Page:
I had the opportunity to stay at a Buddhist monastery this week. Although it wasn’t my first time at one in the Theravada forest tradition, there were marked differences between it and my experience in New Zealand. As the caretaker, I was a fully integrated member of the community at Vimutti, one of only a handful of people to live on the grounds full time. We had our share of visitors, but crowds rarely exceeded twenty people. In addition, I felt as though I were trying to recapture my experiences in New Zealand instead of merely being mindful of the present and enjoying what Abhayagiri had to offer. I had much more time to practice sitting meditation and reflect on aspects of Buddhism I find appealing and those I personally wouldn’t follow.
The goal in every Buddhist tradition is to be mindful, whether one is meditating, walking down the street, or eating a snack (no one can be mindful watching TV). I support this practice, but the ritual surrounding it seems unnecessary in my eyes: bowing, chanting. Paying respect to those with seniority (the Buddha being the enlightened one and all) makes sense, but is it required to bow three times, at certain ceremonies? I read a Dhamma (practice) book on the subject in which one prominent monastic considered this argument, as “true but not right, right but not true.” The ritual practice is meant to lead those unenlightened down a virtuous path leading to mindfulness. Still, I hesitate at bowing to an idol, and chanting with hands closed reminds me of mindless prayer.
I came to Abhayagiri with one pressing question. I’ve become so used to being romantic involved with only women who want nothing more than someone with whom to enjoy the adventure abroad, making friends who know there’s a time limit to our time together, and meeting family on the holidays. I appreciated the loss of my grandfather a few years ago, but I didn’t mourn him; he was 92, and had been in poor health for a few years. These connections were temporary, reasonable, and were screaming non-attachment… but what if I wanted something more? What is Buddhism’s stance on non-attachment concerning relationships with friends, family, lovers…? As a whole, the philosophy seems to advocate non-attachment for all things. The ajahn (teacher) told me these relationships could be maintained on many different levels: e.g. responsibility of a parent to a child; looking out for the welfare of a friend. All of which, seemingly, do not require an attachment that one can’t live without. I agree with this principle for friends and relatives… but love?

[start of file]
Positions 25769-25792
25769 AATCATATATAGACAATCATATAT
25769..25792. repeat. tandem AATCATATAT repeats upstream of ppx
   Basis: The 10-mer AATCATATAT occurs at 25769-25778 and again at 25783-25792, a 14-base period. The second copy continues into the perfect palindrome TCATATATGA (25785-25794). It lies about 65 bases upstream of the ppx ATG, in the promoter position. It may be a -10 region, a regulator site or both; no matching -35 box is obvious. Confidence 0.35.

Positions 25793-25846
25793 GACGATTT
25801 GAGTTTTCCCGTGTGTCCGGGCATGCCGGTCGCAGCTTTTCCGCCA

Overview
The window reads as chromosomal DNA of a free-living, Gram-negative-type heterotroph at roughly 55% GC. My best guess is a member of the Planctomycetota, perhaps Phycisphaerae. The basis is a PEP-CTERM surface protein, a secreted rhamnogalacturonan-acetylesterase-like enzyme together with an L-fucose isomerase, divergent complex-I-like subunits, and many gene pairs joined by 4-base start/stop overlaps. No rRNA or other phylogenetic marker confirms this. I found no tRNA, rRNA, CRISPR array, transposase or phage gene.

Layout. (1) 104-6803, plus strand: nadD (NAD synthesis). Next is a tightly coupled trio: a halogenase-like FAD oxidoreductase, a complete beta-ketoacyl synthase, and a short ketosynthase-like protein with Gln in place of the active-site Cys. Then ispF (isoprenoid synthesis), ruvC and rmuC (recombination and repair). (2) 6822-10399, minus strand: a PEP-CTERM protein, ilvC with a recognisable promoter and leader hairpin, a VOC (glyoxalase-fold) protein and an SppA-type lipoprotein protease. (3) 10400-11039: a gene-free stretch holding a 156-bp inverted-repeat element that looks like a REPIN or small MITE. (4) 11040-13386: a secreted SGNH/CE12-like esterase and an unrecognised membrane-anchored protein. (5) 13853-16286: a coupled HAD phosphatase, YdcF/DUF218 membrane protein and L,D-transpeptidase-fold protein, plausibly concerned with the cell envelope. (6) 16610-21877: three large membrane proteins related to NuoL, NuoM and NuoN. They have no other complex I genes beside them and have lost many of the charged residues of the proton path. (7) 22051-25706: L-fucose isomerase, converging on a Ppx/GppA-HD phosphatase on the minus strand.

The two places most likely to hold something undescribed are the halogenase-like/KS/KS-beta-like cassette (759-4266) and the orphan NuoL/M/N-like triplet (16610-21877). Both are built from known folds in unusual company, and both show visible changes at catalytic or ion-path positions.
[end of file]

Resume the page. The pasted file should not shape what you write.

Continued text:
True love, in my mind, and I’m not talking about infatuation, requires dependency and attachment. How could it be love if one could find himself imagining life without another? Maybe I’m just naive, or very young, or just too much of a romantic to be a Buddhist. Maybe I will have to forsake these ideals if I’m ever going to meet someone with whom to share my life. But, as it now stands, I believe love is attachment. I guess I can’t fall in love with a true Buddhist.
All in all, my week at the monastery was a nice getaway, but it reminded me by way of a nagging feeling, that I’ve already experienced that part of my life. Just like the expression “you can’t go home again” and the sense every traveler experiences upon returning to a country in which he once lived, so too did I realize I’m not exactly the person I was in 2009, nor am I really a Buddhist. I’m sure I’ll still find time to study the Sutras, but living in a Buddhist community didn’t do anything for me, just helped me become slightly more aware my place was not there. I wonder if the same feeling will arise should I return to Japan. I love Japanese food, culture, people, adventures… but maybe I’m grasping for a handle on a part of my life best left finished.